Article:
the wax paper

Upon Slipping on the Morning Frost-Turned-Ice on My Porch While Two Frozen Jack-O-Lanterns Glare at Me

Judging me, I’m sure, perhaps furious

that I’d carved through the thick chunk

of rind, that I’d given them eyes and a mouth

without gracing them the capacity of sight

or speech. As I slid past them, knees buckling

down the concrete steps, the gourds stood guard

in front of the door, one gloomy and grimacing,

it’s face sunken from the alternating heat and freeze,

the other with a wicked grin of my own design.


I’m here

at the bottom;

I’m here;


for the first time,

the view from below.


The pain is catalogue:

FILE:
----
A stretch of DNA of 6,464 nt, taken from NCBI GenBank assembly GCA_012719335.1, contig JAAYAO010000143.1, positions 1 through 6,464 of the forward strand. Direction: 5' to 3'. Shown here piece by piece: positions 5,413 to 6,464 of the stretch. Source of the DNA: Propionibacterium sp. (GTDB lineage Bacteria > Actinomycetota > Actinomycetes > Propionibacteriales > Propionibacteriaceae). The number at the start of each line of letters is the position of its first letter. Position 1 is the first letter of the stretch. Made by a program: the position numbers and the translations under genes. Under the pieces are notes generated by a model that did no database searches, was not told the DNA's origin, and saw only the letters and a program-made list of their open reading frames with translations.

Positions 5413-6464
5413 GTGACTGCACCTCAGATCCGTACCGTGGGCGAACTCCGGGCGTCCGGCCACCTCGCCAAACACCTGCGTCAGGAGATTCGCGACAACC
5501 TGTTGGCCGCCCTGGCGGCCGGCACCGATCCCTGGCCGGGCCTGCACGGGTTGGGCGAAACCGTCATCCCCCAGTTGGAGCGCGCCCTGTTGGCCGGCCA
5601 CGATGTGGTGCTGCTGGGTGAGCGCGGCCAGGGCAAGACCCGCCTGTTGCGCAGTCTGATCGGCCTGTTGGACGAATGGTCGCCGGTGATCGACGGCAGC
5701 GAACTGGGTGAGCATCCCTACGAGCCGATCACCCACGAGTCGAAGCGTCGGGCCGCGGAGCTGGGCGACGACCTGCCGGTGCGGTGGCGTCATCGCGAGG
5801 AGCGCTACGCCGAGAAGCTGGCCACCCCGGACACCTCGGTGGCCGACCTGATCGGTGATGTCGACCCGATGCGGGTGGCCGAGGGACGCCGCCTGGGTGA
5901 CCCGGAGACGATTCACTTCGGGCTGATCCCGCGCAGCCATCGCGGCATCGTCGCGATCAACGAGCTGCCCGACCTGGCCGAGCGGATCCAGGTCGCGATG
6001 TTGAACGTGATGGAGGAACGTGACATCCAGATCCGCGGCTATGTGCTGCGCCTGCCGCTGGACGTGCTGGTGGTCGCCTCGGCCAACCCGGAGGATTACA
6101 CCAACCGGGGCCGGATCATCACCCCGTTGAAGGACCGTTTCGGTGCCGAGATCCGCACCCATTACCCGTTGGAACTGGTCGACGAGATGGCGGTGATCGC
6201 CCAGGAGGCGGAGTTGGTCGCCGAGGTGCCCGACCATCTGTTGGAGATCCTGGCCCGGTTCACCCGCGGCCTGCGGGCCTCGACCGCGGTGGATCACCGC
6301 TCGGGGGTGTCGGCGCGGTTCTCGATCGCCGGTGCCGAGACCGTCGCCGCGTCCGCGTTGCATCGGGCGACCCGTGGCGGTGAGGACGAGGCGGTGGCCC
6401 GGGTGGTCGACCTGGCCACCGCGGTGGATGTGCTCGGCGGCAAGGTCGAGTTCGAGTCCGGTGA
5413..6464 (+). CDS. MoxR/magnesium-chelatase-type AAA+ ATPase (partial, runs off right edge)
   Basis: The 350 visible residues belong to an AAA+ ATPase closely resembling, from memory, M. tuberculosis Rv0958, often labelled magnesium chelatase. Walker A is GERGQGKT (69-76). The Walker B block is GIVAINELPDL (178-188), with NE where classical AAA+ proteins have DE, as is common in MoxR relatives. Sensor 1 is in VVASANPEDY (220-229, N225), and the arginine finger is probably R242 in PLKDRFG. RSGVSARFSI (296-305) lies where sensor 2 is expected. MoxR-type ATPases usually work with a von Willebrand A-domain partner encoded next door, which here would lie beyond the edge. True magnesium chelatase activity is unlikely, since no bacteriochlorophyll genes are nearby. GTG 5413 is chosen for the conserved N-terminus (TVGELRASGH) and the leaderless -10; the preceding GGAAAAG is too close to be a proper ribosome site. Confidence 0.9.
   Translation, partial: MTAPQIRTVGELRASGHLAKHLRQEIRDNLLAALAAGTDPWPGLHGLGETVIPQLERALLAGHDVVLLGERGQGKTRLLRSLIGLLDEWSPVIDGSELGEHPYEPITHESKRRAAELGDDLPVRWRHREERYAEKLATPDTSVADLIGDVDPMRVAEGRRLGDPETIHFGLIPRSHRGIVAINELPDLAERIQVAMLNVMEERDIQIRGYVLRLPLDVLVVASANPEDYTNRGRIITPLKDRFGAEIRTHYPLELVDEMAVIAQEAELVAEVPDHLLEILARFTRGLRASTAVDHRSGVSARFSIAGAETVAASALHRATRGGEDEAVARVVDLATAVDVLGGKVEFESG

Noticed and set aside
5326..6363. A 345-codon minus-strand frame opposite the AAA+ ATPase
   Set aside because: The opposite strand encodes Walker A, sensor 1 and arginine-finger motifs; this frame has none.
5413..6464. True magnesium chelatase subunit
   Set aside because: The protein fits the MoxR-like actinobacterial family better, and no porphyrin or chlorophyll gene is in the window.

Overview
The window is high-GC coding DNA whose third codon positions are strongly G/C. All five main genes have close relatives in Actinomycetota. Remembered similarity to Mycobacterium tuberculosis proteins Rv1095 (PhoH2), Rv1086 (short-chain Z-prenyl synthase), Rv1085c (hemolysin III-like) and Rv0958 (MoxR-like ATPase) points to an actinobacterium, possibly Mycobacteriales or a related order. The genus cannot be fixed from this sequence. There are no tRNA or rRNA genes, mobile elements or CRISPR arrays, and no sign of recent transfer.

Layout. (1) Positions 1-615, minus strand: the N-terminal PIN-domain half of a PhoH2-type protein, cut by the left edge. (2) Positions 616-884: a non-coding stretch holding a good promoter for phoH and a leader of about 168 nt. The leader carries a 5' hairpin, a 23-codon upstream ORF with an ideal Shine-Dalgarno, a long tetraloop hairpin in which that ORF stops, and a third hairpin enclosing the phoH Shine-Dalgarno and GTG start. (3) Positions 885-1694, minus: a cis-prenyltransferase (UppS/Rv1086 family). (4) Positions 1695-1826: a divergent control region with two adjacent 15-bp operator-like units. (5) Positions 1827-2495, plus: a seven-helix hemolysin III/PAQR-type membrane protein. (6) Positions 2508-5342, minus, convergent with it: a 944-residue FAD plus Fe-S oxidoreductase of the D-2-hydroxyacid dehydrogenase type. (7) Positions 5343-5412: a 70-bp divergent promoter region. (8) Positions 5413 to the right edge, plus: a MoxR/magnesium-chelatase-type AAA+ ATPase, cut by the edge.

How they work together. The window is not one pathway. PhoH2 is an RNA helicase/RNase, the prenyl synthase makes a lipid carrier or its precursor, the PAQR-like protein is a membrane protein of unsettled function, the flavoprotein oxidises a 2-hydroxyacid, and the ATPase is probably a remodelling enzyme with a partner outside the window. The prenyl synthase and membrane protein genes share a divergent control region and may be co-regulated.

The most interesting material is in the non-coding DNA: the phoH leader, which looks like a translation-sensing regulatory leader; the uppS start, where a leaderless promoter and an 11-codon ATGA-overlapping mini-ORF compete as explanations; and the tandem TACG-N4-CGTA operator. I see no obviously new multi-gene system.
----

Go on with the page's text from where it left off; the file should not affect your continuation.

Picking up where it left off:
Knees bent, a sad reverse triangle. Ankles turned, wrists

scuffed, fingers throbbing. Blood decides

to whimper through flesh, smattering pin drops

across the surface of skin, and all I hear is the melody

to “Rain Drops Keep Falling on My Head,” yet

my head is fine, or at least uninjured,

though often I feel as hollow

as the pumpkins: Are they as unsatisfied

with their perch as I? Do they, too, wish

for expressions beyond sad and happy, façades

carved by another?


Their mute faces gaze back at me, seeing nothing.


Brian Baumgart directs the creative writing program at North Hennepin Community College, where he also teaches as a member of the English Department. His fiction and poetry have been published in various online and print journals, including Sweet, Ruminate, and Cleaver Magazine.